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USA: Tesla Motors says you cannot brick a Model S

Following the controversy over whether a Tesla Roadster battery pack can be destroyed, Tesla Motors speaks saying the fears are “irrational”, based on limited information, and oh by the way it’s nigh-on impossible to brick a Model S.

Two days ago news broke from a single blogger, Michael DeGusta, claiming the Tesla Roadster has a design flaw that can damage the battery pack beyond repair (bricking the Roadster). Yesterday we learned that some details about the blogger and his business partner, Max Drucker, didn’t quite add up, with the story starting to smell a little fishy, and Tesla’s public image starting to take a hit, but with the underlying risk remaining unaddressed. Today Tesla Motors released a blog post that goes a long way to addressing the concerns.

To review the story, DeGusta claimed to have evidence, provided by an unnamed Tesla Service Manager, that five or more Tesla Roadster’s had destroyed battery packs because the state of charge fell too low, requiring a complete pack replacement. The only verified case is Roadster #340 owned by DeGusta’s business partner, Max Drucker. It appears so far that the Roadster does not have an ability to proactively reduce power draw when the car is idle and the battery state of charge falls too low, leading to pack damage. It appears that some public sentiment is stirring against Tesla Motors at a critical time when the company is spending a lot of money heading towards launching production of the Model S. If the public gets spooked by this, it could derail Tesla’s business plan. For details see the two earlier articles linked above.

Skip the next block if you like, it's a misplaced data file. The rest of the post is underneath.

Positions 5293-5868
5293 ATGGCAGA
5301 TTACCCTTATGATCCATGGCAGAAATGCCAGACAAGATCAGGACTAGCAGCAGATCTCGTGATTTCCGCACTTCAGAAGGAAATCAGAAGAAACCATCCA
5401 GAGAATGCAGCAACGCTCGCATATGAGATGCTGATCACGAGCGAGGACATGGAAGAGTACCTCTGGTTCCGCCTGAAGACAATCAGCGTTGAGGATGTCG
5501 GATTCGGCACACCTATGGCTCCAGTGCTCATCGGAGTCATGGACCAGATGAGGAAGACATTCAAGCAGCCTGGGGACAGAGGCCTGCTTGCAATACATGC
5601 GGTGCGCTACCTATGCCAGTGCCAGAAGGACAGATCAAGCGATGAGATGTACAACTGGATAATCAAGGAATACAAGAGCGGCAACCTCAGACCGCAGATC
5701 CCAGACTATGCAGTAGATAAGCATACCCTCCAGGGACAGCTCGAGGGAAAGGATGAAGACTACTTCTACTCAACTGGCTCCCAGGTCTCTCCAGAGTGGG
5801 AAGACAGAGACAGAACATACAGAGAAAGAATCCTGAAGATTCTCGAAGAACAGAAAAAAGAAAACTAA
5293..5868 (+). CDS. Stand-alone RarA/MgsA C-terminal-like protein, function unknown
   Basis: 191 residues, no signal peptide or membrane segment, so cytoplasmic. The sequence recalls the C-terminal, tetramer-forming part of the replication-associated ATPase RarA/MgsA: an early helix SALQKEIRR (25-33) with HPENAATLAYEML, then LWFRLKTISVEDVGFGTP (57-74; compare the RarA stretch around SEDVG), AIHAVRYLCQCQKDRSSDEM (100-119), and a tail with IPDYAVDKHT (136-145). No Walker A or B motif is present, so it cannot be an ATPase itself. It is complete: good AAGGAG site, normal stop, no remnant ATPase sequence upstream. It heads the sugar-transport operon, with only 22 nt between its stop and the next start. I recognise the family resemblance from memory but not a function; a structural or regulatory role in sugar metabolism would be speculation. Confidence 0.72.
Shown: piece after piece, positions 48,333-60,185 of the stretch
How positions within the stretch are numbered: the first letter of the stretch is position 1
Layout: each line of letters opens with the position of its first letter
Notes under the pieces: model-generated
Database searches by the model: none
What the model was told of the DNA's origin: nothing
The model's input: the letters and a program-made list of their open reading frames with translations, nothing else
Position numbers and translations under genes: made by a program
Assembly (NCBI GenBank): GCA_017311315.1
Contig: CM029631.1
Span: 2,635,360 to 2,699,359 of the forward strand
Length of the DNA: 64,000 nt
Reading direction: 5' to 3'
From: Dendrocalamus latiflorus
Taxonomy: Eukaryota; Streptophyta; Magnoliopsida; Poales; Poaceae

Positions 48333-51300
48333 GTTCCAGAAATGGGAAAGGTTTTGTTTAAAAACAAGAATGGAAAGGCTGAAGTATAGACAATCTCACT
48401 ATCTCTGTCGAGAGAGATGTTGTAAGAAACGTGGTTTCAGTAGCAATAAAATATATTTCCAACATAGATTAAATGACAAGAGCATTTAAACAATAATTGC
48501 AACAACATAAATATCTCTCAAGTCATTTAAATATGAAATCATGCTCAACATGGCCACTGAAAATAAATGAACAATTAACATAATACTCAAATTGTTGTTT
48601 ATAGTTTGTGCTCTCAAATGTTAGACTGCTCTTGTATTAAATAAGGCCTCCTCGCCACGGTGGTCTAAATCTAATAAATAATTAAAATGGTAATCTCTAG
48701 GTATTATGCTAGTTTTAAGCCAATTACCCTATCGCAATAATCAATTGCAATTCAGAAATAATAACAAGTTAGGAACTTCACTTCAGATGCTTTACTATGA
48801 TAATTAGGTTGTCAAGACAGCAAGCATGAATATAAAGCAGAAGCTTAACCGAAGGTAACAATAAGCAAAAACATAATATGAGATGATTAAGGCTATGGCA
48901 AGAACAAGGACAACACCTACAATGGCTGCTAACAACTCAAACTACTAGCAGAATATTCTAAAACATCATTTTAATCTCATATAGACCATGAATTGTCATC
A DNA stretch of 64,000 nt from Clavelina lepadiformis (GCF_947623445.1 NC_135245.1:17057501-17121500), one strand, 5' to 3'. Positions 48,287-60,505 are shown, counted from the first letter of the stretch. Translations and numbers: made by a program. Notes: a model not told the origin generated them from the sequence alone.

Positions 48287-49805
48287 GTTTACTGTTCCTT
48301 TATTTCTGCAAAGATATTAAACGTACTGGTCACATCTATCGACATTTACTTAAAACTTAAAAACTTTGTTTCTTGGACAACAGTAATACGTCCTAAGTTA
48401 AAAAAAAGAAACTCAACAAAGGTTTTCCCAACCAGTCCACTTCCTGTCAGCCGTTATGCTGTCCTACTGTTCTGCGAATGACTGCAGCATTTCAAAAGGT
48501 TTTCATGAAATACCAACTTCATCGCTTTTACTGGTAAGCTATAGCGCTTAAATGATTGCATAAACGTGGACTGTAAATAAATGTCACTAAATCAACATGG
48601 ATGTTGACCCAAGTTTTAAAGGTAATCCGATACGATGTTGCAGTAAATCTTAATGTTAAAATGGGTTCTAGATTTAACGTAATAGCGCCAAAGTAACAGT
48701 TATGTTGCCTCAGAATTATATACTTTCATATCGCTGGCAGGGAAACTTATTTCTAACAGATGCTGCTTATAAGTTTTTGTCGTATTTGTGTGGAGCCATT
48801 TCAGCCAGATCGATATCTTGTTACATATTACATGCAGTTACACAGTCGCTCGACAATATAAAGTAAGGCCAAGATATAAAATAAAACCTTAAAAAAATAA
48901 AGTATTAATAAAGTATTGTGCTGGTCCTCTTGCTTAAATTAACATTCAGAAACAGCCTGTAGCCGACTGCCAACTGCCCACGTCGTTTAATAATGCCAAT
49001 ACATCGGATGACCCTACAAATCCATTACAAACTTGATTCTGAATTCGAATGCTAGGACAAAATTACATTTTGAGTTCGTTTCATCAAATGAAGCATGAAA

Tesla Motors describes the controversy as a “single blogger spreading a rumor” that is based on “an irrational fear based on limited information and a misunderstanding of Tesla’s battery system”. That single blogger, Michael DeGusta, received a huge boost when Jalopnik republished his blog post, and a followup article the next day. As we noted yesterday, he and Max Drucker have been business partners for over 10 years, and when DeGusta says he is an innocent bystander that’s not quite correct. The battery pack in Drucker’s Roadster was damaged, requiring replacement to the tune of $40,000, when he left it in a storage unit not plugged in for two months. This much is fact, not rumor, but DeGusta’s blog post made many other claims that may or may not be true.

For example, who are the other four (or more) Roadster owners with destroyed battery packs? And who was the unnamed service manager in DeGusta’s blog post?


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